Unfortunately, there may be more to it than just the fact that some violent people play football because of its physical nature. There is a documentary called The Crash Reel (it's sometimes viewable on HBO Go). The subject of the documentary was a world class snowboarder who suffered a traumatic brain injury.
There is a scene in the documentary when the snowboarder is meeting with a nuerologist. They are going over test results of a CAT scan (I think it was a CAT scan, it may have been an fMRI). In the scene, the nuerologist says he watches Sportscenter and sees the highlights at one end and then all the violent arrest reports on the other, and people think they are unrelated. They may not be. The documentary makes a compelling case that traumatic brain injuries can drastically change your personality, especially your ability to empathize, making you a less caring, often more violent person.
The nuerologist shows the snowboarder a chart with his results on it (colored areas of the brain show signs of damage). The nuerologist then shows a chart of a veteran NFL running back for a comparison. The running back (who never suffered one official traumatic brain injury, but rather multiple less-serious concussions) had way more damage done to his brain. So this would seem to mean that the hits suffered over a life of football can make someone less empathetic and more violent, even if they were always a good person otherwise.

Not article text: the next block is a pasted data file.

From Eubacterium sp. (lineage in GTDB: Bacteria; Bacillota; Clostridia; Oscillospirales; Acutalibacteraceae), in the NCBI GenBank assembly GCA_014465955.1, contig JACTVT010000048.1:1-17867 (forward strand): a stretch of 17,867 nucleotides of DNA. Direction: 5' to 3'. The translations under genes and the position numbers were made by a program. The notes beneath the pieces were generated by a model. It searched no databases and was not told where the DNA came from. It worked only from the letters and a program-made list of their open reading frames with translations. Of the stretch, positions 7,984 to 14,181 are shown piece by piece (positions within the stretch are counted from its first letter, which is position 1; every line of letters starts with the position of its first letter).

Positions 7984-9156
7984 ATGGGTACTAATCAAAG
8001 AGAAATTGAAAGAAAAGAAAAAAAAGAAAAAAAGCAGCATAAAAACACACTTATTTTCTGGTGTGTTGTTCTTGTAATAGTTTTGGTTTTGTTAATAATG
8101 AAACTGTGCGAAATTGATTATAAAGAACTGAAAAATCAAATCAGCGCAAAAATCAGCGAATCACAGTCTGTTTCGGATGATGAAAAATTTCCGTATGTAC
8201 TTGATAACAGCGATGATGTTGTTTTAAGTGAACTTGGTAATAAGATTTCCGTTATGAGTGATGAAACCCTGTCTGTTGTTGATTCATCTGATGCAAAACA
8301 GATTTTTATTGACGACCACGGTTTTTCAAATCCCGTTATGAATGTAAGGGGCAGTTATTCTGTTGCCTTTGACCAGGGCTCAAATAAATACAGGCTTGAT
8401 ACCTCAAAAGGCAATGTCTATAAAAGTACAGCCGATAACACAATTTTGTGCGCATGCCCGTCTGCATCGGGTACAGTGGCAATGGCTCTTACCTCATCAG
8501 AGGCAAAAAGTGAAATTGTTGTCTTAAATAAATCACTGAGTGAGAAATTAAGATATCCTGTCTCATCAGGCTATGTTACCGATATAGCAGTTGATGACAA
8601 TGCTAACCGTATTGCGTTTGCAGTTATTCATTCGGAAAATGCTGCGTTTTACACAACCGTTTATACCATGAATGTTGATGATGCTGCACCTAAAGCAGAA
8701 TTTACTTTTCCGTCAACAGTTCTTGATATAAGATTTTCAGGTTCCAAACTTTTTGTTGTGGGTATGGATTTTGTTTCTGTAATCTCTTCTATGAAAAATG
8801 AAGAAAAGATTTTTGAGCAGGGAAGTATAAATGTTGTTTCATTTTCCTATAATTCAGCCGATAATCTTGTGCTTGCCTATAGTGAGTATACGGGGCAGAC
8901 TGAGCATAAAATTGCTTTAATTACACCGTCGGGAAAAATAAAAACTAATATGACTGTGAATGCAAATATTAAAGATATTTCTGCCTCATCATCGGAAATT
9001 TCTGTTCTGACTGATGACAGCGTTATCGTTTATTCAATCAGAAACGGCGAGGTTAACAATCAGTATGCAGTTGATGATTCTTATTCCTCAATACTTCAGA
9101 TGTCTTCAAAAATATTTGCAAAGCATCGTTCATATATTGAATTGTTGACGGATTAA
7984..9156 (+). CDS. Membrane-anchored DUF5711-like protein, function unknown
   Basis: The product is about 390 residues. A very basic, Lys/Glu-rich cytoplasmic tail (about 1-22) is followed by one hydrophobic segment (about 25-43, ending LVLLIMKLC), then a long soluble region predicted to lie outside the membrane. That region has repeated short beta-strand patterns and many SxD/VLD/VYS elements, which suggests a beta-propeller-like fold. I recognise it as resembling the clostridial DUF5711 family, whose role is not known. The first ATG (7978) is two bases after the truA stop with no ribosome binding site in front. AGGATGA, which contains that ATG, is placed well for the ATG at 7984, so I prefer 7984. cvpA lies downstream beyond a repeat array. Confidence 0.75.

It's very sad, and hard to think about, especially as a fan, player, or parent. This is why we need to have a better understanding of the science behind concussions as soon as possible.
Also, for what it's worth, I think it's in poor taste for the OP to take pleasure in a player on another team being abusive to a woman.